Pastrana, who is trying NASCAR for the first time this season, had kept his nose clean for most of the day and seemed poised for a top-10 finish until another car got loose underneath him and spun late in the race. Then, trying to be aggressive at the end, Pastrana overdrove the car and wrecked on his own, finishing 25th.
It was his second NASCAR event, but his first points-paying race. He also raced in January's Toyota All-Star Showdown.
Pastrana said the Phoenix result "kinda sucks," but said he "definitely learned a lot in both races."
"When we got sixth at Irwindale (in the All-Star Showdown), I felt like we were a 15th-place driver," he said. "Here, getting 25th, I felt like we were a sixth-place driver."
Pastrana noted during the race he was giving up too many positions on the restarts, which was a result of him being a "sally" (his term for a wuss).
The team then joked about him being a "sally" for the remainder of the race.
"That's going to haunt me," he said with a chuckle. "It's a fine line. Every time I thought I had more speed than the guy in front of me, I got passed. Really, I think it's just about being aggressive, but knowing when you can back off a little bit."
Thursday's race was just another small step in what Pastrana knows will be a long road to respectability in NASCAR. The ultimate goal, he said, is to make it to one of the top series like Nationwide or Sprint Cup and hear "people say that I can drive."
"He's not just motocross, he can come over here and not be a nuisance on the track," Pastrana said he hopes people will someday say of him. "I think every driver out here thinks he can be the best, and that's why we're all here. And I just really want to go to the most competitive sport in the world – where all the top drivers in the U.S. go. I want to put myself against them and see how I fare."
To get there, Pastrana says he's dedicated to NASCAR – at least as dedicated as he can be at the moment. This year, he's juggling NASCAR with his existing sponsor commitments in other forms of racing.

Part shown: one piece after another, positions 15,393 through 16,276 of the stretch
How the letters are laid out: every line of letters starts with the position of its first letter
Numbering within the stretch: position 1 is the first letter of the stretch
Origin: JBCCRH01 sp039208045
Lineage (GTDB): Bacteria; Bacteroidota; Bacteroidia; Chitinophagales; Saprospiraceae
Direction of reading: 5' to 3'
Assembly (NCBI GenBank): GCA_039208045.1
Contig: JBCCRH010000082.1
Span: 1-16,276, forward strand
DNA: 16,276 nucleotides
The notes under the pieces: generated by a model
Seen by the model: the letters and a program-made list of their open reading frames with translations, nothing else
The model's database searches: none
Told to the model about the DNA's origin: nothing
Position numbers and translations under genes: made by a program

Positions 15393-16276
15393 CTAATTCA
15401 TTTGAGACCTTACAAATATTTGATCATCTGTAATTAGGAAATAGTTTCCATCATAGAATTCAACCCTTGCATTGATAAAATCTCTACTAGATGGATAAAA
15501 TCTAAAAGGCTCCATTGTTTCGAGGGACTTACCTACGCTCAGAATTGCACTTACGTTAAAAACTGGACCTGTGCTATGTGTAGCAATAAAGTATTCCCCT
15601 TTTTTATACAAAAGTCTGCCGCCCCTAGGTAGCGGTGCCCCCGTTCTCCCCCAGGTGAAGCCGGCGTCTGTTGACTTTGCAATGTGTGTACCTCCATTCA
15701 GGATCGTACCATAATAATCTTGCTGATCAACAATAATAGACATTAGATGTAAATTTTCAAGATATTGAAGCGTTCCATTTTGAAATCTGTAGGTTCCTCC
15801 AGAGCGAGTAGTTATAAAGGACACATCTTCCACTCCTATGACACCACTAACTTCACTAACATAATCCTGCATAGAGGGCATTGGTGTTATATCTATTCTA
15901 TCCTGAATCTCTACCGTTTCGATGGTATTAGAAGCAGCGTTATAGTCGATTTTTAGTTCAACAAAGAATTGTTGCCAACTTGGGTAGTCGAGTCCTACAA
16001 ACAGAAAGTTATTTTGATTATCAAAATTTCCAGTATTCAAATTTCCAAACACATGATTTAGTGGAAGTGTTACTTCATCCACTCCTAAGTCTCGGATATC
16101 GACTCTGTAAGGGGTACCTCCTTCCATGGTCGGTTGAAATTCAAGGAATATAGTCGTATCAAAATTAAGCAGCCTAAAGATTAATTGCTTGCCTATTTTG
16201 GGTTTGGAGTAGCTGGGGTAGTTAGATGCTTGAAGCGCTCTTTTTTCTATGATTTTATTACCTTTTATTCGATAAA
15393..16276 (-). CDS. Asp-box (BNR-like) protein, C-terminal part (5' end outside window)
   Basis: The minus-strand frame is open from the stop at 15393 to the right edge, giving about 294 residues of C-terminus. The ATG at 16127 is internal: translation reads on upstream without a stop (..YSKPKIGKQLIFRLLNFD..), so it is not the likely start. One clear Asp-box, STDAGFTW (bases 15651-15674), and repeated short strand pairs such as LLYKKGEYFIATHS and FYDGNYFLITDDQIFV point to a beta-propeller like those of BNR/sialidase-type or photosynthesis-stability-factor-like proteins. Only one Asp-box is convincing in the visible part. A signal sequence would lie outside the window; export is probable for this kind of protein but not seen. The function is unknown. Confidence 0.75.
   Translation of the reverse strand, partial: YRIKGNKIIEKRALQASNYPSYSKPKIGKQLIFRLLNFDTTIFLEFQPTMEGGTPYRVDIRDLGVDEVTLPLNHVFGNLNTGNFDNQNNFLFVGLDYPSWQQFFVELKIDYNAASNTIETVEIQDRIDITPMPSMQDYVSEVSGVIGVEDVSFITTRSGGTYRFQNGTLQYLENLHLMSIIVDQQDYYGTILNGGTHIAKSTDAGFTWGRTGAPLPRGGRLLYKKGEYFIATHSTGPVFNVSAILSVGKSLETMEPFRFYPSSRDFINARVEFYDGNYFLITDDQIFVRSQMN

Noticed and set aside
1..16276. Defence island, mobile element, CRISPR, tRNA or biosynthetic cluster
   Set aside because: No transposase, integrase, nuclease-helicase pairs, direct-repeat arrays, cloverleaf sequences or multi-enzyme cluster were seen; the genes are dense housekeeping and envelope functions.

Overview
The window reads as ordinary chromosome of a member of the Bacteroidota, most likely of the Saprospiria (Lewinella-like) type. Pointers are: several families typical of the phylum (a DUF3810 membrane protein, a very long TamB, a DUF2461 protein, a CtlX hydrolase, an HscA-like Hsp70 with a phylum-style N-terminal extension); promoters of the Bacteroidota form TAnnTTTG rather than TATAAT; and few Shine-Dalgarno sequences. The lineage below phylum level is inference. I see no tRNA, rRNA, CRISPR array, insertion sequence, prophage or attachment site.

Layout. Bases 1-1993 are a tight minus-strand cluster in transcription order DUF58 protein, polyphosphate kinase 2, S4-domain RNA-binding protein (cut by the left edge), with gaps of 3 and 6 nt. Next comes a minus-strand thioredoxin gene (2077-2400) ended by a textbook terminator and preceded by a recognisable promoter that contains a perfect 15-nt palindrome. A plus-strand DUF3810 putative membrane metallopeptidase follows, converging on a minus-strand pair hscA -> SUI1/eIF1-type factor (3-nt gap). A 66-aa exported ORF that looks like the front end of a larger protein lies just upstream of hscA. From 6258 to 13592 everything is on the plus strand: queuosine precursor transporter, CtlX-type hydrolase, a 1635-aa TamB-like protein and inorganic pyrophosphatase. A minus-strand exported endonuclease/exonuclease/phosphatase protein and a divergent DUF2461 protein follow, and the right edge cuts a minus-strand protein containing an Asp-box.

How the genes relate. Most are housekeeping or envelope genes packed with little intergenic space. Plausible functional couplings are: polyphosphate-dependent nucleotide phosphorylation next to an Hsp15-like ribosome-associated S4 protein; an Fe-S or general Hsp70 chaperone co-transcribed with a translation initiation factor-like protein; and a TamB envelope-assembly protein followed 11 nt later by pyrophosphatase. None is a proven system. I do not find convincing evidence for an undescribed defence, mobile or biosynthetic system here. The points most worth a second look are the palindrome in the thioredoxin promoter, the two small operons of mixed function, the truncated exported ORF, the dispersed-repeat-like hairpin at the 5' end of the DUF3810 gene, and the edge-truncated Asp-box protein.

At 6 a.m. Friday, for example, he'll be driving his rally car in Missouri. Then he'll go to Australia the following week – after just returning from New Zealand a few days ago.
After this year, though, his schedule will free him up to focus entirely on NASCAR.
"This year is going to be difficult, but it is what I want to do," he said. "I will be at every opportunity to test, every opportunity to get into a car. I need to be here.
"People (might) say I'm not focused enough, but every night I dream about winning some races. I dream about NASCAR. And hopefully in the next two years, that is going to show through."
Pastrana said he's ready for the expectations – both good and bad. He knows some people will expect him to be competitive right away based on his reputation; he knows others will expect him to fail.
"After two or three races, people might go, 'Aw, this guy sucks!'" he said. "Or the opposite. They're like, 'Just because you did (motocross and rally cars), don't think you can just come in here with all this sponsorship or whatever and just be instantly good at this sport. You're going to fail and you're just going to be miserable.'"
Count race winner Greg Pursley among the group impressed by Pastrana on Thursday. He said for Pastrana's first time, "he actually surprised me."
"He's catching on pretty fast," Pursley said. "He'll do just fine. He's a smart guy – I look forward to seeing him do great things in this series."
After two weeks in Daytona, NASCAR heads west to Phoenix International Raceway for a tripleheader weekend. All three of NASCAR's national series will be in action, and some of the sport's new stars have a chance to be the focus.
Travis Pastrana will make his points racing debut in the K&N West Series race on Thursday night, and Trevor Bayne will conclude his post-Daytona 500 media tour by returning to the car on Friday morning – and pulling double-duty at the same time (he'll race in both Nationwide and Sprint Cup at Phoenix).
Will Denny Hamlin find redemption for his fuel mileage mishap last fall? Will Jimmie Johnson show he's as strong as ever?
Or will a surprise name rise up, as Bayne did last week at Daytona?
Here's a schedule to the weekend to help you plan:
***Weekend schedule at Phoenix International Raceway (all times EASTERN)***
11 a.m. – Camping World Truck Series final practice (1 hour, 50 minutes)
1 p.m. – Nationwide Series practice (1 hour, 20 minutes)
2:30 p.m. – Sprint Cup Series practice (1 hour, 20 minutes)
4 p.m. – Nationwide Series final practice (55 minutes)
5:05 p.m. – Camping World Truck Series qualifying
6 p.m. – Sprint Cup Series final practice (1 hour, 25 minutes)
8 p.m. – Camping World Truck Series race (150 laps, 150 miles)
2:05 p.m. – Nationwide Series qualifying
3:40 p.m. – Sprint Cup Series qualifying
5:30 p.m. – Nationwide Series race (200 laps, 200 miles)
3 p.m. – Sprint Cup Series race (312 laps, 312 miles)